Hollyann Hopes to Turn Volunteer Work Into Full-Time Career

Jan 2, 2018

When Hollyann was a student at Asuza Pacific University, she was assigned a school project: interview someone with a career path that interests you. Hollyann, who hails from Hesperia, decided to go to the mission.

“What they do is really what I want to be a part of,” Hollyann said. She went to the mission and spoke with Jeremy George, volunteer coordinator. The following year, she took a course that required internship hours. The mission immediately popped into her mind. “We were already kind of connected,” she said.

“Every day was something different. I would work the events. I’d help out at the food giveaways, I’d go to the thrift store, and then I’d do whatever needed to be done here (in the office) in between.”

Hollyann finished her hours early, but continued helping out once a week, even with a full schedule at college.

But last year, tragedy struck Hollyann’s family when her stepmom unexpectedly died. She was suffering from what Hollyann believes was Crohn’s disease, which can be a manageable stomach disease. But the doctors struggled to pinpoint the ailment for too long. The death hit Hollyann hard, as she’d lost her mother to cancer when she was 10, in another situation where doctors missed the diagnosis until it was too late.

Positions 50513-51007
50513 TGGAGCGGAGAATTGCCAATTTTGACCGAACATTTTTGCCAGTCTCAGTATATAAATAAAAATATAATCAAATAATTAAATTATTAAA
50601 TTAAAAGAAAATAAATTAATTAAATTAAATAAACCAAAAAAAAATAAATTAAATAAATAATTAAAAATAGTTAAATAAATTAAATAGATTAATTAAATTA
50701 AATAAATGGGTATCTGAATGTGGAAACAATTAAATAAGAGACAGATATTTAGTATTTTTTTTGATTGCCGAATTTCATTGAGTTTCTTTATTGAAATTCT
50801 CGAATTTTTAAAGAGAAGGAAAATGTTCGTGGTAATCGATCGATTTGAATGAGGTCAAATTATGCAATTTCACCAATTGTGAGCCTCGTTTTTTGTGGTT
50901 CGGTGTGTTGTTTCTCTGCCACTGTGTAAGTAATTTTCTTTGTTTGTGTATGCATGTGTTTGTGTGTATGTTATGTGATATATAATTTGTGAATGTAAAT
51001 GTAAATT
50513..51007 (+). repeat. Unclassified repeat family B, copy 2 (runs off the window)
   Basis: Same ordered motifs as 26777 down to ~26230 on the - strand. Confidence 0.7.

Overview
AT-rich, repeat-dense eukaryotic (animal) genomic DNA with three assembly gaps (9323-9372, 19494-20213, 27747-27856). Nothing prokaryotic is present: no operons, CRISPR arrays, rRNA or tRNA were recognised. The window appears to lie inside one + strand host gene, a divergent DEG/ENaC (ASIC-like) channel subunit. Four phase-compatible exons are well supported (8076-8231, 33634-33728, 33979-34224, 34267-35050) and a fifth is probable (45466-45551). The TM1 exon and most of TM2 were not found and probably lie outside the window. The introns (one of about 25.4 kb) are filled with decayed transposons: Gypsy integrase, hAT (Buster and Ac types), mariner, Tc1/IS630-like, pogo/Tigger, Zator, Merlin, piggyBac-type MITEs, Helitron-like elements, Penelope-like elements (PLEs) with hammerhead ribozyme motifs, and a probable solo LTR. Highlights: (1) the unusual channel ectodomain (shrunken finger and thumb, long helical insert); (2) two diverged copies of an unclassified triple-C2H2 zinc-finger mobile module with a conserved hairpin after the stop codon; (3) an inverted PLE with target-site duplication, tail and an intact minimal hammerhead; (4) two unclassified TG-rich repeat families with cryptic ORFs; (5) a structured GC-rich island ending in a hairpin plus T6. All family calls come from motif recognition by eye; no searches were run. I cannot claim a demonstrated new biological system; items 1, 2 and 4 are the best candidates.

“I planned on still coming to the mission, but I just kind of stopped,” Hollyann said. It wasn’t until after she graduated this past May that she returned. “I just showed up, and
I was thinking, ‘I haven’t been here in such a long time. Are they actually going to want me here?’ I felt like I committed to showing up and then I stopped coming without calling or anything. But I showed up and they were all, ‘Yay! You’re here! We’re so excited! Apparently, I deserved to have this in my life.”

Hollyann mostly does paperwork in the office, and continues to suck up all the knowledge around her, building a foundation to pursue similar work. Hollyann’s major is psychology, but she also took a lot of ministry courses.

“I realized that’s really what I wanted to be a part of,” she said. “I want to be a part of helping people. What they do here, and what they plan to do … my dream would be to be a part of building something that fills in the gaps of services that are provided in the area.”

Hollyann wants to reach out to more women and teens, perhaps start a youth program or a counseling center. Her dream would be to work for the mission, expanding its services and joining in its efforts.

“My brother-in-law is a drug addict and he’s been through different programs,” Hollyann said. “He gets clean but after a month or two, there’s nothing for him, he gets bored and relapses. What I see at the rescue mission program is, they aren’t just trying to get these guys off of drugs. They want to change their lives. They use the organization they’ve built here to train them and help them get on their feet and learn how to live a productive life outside the mission. They want to build a family here.”


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